The Dental Environment and Treatment Acceptance
Dear Belle - On Monday the schedule fell apart, starting with a patient who was scheduled for scaling and root planing with the hygienist. She was running behind and the doctor was working on a child with a toothache in the room next to the reception area. The patient waiting came up to the desk and said he had to leave because the smell and the noise brought on a migraine. This is not the first time this has happened; it is difficult to discuss future treatment with patients because of the noise of the drill and the lack of a private quiet space. Patients are sensitive to what they see, hear and smell but the doctor says I am not firm enough. What do you think? - Bettie B, Dental Manager
Office design has a lot to do with patients being comfortable enough in the practice to have treatment performed. Sometimes the practice does not have much choice because there is no room to expand. While recently visiting a practice that had not been updated in years, I could see the doctor and the assistant working on a patient as I sat in the reception room. I am not a dental phobic, but being able to see what they were doing made me feel as if I were intruding on someone’s private business. Newly designed practices often have a consultation room or area built in, because studies have shown that patients want privacy when discussing health care issues.
A private area can be created by screening off part of the front desk so that the patient cannot be seen by anyone in the reception area. After presenting treatment options the conversation often moves to how the patient will pay for services. Patients don’t want to share this information with anyone within hearing distance either. For many offices, once the patient gets to the front desk, the treatment consultation is over for the clinical dental team but not for the patient. Many dentists want to improve their treatment acceptance percentages but have not realized that the most important component to doing this is private time with the patient.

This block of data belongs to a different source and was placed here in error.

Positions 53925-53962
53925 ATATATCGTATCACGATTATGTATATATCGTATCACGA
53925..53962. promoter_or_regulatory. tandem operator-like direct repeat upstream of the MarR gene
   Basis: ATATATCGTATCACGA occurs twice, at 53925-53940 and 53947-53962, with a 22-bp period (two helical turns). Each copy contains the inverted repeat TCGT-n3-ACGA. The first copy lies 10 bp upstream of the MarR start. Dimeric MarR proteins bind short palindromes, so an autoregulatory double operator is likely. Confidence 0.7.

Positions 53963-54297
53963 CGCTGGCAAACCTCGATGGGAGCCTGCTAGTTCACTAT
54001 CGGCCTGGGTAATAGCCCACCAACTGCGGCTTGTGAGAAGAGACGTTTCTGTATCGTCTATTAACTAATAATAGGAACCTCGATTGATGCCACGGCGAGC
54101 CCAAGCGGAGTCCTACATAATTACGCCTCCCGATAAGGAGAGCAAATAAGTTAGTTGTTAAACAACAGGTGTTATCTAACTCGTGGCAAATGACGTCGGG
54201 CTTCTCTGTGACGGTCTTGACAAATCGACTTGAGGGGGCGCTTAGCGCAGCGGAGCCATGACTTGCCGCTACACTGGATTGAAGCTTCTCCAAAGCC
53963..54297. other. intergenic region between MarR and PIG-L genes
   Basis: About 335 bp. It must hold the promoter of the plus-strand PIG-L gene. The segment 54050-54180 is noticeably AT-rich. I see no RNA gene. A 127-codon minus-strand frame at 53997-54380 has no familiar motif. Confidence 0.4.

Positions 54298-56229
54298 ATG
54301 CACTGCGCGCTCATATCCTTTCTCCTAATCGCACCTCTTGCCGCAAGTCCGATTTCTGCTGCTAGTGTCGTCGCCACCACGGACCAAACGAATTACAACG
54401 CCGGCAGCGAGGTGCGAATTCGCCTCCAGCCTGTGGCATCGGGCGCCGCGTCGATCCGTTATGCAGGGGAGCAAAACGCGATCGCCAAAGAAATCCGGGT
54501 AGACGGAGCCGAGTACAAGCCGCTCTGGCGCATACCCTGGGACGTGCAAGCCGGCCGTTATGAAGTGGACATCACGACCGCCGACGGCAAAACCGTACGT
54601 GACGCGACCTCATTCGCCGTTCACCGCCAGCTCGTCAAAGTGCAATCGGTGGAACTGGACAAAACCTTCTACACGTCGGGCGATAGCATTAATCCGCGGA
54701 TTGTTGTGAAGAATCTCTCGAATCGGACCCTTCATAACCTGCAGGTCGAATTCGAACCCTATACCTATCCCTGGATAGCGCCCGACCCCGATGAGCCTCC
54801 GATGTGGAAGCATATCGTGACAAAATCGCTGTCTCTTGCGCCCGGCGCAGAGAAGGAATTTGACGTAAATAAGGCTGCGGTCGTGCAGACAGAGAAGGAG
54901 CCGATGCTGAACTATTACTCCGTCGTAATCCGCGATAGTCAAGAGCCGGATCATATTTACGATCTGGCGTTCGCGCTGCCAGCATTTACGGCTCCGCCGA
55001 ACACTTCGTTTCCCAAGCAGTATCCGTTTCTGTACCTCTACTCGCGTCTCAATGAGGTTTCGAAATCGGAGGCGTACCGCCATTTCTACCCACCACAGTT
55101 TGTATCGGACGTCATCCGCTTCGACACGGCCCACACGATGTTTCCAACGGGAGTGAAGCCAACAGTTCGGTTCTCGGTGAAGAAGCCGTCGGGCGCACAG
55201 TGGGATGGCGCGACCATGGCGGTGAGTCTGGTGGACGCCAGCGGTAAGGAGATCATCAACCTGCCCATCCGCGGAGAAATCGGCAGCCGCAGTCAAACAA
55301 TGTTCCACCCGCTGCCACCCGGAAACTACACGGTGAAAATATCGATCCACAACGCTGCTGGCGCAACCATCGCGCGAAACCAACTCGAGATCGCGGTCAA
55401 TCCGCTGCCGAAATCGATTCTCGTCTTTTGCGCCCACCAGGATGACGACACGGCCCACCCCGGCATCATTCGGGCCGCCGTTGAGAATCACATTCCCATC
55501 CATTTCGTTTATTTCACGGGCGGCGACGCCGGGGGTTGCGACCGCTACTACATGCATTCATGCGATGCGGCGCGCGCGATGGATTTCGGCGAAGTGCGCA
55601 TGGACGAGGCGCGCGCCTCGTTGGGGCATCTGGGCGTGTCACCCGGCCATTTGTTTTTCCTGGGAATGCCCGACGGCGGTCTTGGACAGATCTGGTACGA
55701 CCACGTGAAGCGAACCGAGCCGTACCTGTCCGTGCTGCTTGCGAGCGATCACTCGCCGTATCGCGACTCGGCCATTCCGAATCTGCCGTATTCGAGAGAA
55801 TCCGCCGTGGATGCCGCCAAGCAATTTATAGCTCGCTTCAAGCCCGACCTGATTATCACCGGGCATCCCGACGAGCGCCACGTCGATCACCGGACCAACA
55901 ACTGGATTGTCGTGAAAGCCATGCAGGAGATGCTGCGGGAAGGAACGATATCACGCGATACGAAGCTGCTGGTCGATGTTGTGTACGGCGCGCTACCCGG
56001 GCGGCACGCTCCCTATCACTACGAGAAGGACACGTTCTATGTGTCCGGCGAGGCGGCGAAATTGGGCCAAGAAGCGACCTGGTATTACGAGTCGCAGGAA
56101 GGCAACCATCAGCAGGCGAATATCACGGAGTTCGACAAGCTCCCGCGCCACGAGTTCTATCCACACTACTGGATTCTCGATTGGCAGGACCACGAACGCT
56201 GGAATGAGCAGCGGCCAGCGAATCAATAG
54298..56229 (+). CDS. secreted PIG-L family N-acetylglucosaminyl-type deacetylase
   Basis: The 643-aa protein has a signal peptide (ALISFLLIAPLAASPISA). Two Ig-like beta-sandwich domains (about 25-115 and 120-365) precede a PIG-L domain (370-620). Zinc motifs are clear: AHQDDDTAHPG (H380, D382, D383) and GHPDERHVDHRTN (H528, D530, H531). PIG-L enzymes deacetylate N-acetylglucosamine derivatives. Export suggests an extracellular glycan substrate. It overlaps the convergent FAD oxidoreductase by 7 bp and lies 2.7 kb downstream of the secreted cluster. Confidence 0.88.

The treatment coordinator should attend the diagnosis and treatment option presentation so that he/she can take over the presentation in the consultation area. It is important that the patient sees this person as “knowing what was said” and understands the procedures well enough to answer any questions.
The consultation area should have the following components:
Creating an environment that is appealing to the senses of the patient will invite the patient to return. An overpowering medicinal smell that is often overlooked by dentists and their team can be an anxiety-producing experience for the patient. No one wants to spend a lot of time in an uncomfortable environment. An automatic room deodorizer mounted on the wall that periodically infuses a shot of aromatherapy into the air is recommended to eliminate dental odors. Ask patients what they smell when they come into the office. If they say “it smells like a dental office” then a change is in order. Patients can be a good source of feedback.
It is recommended that the consultation room be sound-proofed as much as possible. Listening to the high-speed drill, model trimmers or patient outcries will not hasten a patient to sign up for more of this experience. Put yourself in the patient’s place and ask, “If I were making an important financial and long-term health care commitment, where would I like to discuss the matter?”
Want to learn more about the treatment acceptance process? Call McKenzie Management today and sign up for the Treatment Acceptance Training course for a fresh approach to communicating with your patients.Forward this article to a friend
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